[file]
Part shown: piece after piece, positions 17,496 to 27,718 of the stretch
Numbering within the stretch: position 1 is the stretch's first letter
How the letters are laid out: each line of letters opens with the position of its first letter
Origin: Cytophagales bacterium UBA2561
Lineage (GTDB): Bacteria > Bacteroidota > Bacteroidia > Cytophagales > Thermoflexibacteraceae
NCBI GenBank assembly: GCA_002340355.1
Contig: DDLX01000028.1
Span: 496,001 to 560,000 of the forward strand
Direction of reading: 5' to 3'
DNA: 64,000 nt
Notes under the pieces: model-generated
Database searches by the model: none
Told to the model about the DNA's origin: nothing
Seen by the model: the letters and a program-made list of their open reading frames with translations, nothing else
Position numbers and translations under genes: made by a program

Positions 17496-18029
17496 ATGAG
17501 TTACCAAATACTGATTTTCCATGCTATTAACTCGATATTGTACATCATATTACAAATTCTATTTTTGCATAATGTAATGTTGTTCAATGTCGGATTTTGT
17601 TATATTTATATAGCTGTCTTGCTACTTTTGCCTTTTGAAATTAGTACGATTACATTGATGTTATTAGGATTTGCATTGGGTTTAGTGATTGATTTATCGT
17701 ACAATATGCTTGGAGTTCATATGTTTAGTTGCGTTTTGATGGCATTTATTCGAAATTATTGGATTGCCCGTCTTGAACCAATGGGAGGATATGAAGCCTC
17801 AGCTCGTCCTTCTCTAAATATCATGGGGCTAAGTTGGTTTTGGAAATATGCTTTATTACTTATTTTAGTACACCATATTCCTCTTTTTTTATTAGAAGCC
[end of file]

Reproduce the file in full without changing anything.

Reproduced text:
Part shown: piece after piece, positions 17,496 to 27,718 of the stretch
Numbering within the stretch: position 1 is the stretch's first letter
How the letters are laid out: each line of letters opens with the position of its first letter
Origin: Cytophagales bacterium UBA2561
Lineage (GTDB): Bacteria > Bacteroidota > Bacteroidia > Cytophagales > Thermoflexibacteraceae
NCBI GenBank assembly: GCA_002340355.1
Contig: DDLX01000028.1
Span: 496,001 to 560,000 of the forward strand
Direction of reading: 5' to 3'
DNA: 64,000 nt
Notes under the pieces: model-generated
Database searches by the model: none
Told to the model about the DNA's origin: nothing
Seen by the model: the letters and a program-made list of their open reading frames with translations, nothing else
Position numbers and translations under genes: made by a program

Positions 17496-18029
17496 ATGAG
17501 TTACCAAATACTGATTTTCCATGCTATTAACTCGATATTGTACATCATATTACAAATTCTATTTTTGCATAATGTAATGTTGTTCAATGTCGGATTTTGT
17601 TATATTTATATAGCTGTCTTGCTACTTTTGCCTTTTGAAATTAGTACGATTACATTGATGTTATTAGGATTTGCATTGGGTTTAGTGATTGATTTATCGT
17701 ACAATATGCTTGGAGTTCATATGTTTAGTTGCGTTTTGATGGCATTTATTCGAAATTATTGGATTGCCCGTCTTGAACCAATGGGAGGATATGAAGCCTC
17801 AGCTCGTCCTTCTCTAAATATCATGGGGCTAAGTTGGTTTTGGAAATATGCTTTATTACTTATTTTAGTACACCATATTCCTCTTTTTTTATTAGAAGCC